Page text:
Turkish Delight!

Turkey’s national carrier, Turkish Airlines, although having been forced to ground various aircraft types towards the end of last year, still seems to have had a successful 2016.
Figures released by the carrier show that both passenger and cargo figures surpassed those of the previous year.

TK Cargo’s business is still running well, in contrast to its passenger activities  -  picture: TK
TK Cargo’s business is still running well, in contrast to its passenger activities - picture: TK

No mention of sector cuts and laid off aircraft
Turkish Airlines has been the rising star in the region during the past few years.
They have continually added new routes, increased their fleet dramatically and have become an air cargo carrier of some note.
However, the political disruptions and resulting restrictions within the country have seemingly put some potential passengers and investors on their guard.

This can maybe be seen when looking at the number of passengers flown during 2016.
Turkish Airlines transported a total of 62.8 million passengers compared to 61.2 million in 2015.
A rise of only 2,5% despite a noticeable increase in capacity.
It is interesting to note that the 2.5% increase includes only a 1,5% rise in international passengers, the main increase being on the domestic (+3.8%) sector. The average passenger load factor dropped to 74.6%.
The carrier added another 11 international destinations during 2016, whereby domestic destinations remained on par.

It has been said that up to 13 long-haul wide body aircraft, mostly Airbus A330 types, have been laid off towards the end of the year and that quite some routes have been thinned out or given up altogether.
This, if correct, is apparently attributed to the reluctance by a part of the traveling public to transit Istanbul due to the unrest in the country.

Freight tonnage went up again
Despite having less belly capacity on offer towards the end of the year due to aircraft lay-offs, Turkish Airlines Cargo carried a record 876,288 tons of cargo in the bellies and with its own freighter fleet.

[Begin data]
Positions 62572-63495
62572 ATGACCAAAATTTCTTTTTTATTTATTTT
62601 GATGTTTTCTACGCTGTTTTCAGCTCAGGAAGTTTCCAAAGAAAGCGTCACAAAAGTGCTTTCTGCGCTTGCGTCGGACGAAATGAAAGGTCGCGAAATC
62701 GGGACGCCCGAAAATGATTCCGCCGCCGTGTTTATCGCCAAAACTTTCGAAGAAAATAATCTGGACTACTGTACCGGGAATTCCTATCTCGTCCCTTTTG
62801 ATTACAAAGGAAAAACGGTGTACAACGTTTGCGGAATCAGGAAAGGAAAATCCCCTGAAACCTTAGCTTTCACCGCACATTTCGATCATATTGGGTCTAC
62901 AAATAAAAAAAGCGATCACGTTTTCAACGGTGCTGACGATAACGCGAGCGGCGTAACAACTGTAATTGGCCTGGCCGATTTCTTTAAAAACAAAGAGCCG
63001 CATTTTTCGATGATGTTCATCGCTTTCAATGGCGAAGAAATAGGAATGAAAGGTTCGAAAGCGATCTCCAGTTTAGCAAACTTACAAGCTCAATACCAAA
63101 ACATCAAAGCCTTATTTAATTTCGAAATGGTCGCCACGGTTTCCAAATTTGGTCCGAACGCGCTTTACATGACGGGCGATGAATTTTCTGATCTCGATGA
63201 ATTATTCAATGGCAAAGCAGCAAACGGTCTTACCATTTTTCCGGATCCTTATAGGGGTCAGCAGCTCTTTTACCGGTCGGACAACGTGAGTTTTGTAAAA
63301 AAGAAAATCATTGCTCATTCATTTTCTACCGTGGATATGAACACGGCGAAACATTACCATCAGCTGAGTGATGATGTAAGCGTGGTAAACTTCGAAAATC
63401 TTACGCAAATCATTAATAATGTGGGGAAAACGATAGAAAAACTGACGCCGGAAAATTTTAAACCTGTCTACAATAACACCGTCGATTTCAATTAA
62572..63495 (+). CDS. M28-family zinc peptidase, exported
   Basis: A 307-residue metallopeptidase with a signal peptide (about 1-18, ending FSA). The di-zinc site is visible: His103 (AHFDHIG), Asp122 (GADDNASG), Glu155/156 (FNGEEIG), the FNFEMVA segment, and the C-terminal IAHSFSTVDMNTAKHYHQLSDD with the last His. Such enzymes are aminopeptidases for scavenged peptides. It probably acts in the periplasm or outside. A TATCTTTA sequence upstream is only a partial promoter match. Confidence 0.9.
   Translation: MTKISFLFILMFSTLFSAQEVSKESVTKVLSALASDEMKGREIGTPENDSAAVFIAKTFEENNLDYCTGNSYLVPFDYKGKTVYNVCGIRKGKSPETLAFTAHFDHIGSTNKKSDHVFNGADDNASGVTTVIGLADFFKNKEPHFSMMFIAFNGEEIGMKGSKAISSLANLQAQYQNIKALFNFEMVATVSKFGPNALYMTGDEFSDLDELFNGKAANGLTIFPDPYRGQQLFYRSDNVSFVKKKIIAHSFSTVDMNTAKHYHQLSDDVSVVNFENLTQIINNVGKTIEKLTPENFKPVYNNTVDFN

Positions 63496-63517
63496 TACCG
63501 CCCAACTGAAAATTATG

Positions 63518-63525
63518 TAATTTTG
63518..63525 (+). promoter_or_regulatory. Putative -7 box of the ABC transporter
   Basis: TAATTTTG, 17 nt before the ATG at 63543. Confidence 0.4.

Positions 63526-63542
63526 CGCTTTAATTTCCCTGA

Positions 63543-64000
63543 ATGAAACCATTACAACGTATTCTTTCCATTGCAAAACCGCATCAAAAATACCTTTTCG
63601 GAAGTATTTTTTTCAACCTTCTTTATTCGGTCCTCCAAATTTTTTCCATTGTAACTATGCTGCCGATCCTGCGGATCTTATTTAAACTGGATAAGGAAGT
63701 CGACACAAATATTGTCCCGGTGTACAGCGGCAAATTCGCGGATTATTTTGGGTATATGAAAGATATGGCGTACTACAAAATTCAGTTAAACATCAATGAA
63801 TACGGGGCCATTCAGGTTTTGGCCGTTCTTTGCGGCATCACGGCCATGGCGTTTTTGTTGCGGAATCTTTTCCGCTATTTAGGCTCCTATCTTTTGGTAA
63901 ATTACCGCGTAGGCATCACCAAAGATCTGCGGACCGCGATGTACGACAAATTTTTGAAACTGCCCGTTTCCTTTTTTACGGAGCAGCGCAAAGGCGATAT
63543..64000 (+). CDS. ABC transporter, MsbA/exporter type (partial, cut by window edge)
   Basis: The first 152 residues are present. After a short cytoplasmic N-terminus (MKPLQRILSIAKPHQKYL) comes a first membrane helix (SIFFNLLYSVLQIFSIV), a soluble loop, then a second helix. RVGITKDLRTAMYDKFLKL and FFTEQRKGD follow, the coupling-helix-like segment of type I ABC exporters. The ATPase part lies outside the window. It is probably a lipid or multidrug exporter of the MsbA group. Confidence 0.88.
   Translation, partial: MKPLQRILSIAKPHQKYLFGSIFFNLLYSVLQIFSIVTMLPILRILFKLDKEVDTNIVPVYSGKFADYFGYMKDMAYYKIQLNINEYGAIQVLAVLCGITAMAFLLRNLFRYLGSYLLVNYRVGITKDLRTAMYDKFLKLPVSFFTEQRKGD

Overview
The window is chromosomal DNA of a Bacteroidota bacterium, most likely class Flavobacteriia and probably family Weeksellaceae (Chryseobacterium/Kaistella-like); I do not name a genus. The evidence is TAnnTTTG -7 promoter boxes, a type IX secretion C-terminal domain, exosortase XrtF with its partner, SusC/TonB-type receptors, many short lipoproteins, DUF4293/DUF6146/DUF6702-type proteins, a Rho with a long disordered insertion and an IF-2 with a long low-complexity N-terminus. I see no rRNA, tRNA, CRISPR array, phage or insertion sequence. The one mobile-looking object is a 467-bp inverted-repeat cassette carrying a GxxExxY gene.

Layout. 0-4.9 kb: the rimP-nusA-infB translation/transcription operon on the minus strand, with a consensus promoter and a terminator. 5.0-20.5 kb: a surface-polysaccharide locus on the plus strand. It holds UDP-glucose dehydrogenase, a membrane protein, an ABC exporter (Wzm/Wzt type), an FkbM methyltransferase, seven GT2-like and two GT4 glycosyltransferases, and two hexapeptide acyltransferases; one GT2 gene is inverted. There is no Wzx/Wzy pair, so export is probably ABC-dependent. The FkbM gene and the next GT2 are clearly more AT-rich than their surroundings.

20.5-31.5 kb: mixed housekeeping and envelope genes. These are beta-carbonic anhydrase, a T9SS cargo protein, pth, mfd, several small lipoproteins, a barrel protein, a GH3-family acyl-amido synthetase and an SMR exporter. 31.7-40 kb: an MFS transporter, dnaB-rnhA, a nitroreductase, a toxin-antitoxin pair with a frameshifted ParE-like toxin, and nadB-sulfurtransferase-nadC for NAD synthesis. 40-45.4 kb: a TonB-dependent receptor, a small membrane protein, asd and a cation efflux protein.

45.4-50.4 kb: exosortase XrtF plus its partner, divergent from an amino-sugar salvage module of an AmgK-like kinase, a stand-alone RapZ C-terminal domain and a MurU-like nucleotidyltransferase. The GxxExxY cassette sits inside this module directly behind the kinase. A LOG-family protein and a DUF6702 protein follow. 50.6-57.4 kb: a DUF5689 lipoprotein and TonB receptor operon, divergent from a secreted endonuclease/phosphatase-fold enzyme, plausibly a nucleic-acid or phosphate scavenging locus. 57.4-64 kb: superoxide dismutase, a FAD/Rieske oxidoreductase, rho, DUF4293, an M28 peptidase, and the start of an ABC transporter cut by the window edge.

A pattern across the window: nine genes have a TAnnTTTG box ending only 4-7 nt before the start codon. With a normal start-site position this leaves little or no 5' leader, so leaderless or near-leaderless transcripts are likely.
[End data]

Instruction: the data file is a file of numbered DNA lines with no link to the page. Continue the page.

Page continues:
A staggering increase of almost 22% compared to last year.
It seems that the Turkish Cargo fleet which is made up of eight Airbus A330-200Fs, three A310Fs and one A300F, along with over 80 long haul aircraft, have performed well during the  previous year.
Turkish Cargo has developed into a firm air cargo product over the past five year and the carrier offers connections to most major cities worldwide.


What will 2017 bring?
The developments of the previous year have not instilled much confidence in foreign investment in Turkey.
On the contrary, there are quite some companies looking at relocating their businesses from Turkey to other European destinations.
The future government policy is still unclear and fear is that trade between Turkey and the western countries may suffer considerably this year.

This would surely affect the air cargo flows on Turkish Airlines and slow down Istanbul’s development as a major Europe/Middle East air cargo hub.
So far, there have been no rumours or information that the Turkish national carrier is planning to thin out its all freighter fleet.
But, what about the lost capacity on the passenger fleet? Will that seriously affect this year’s cargo figures?

John Mc Donagh

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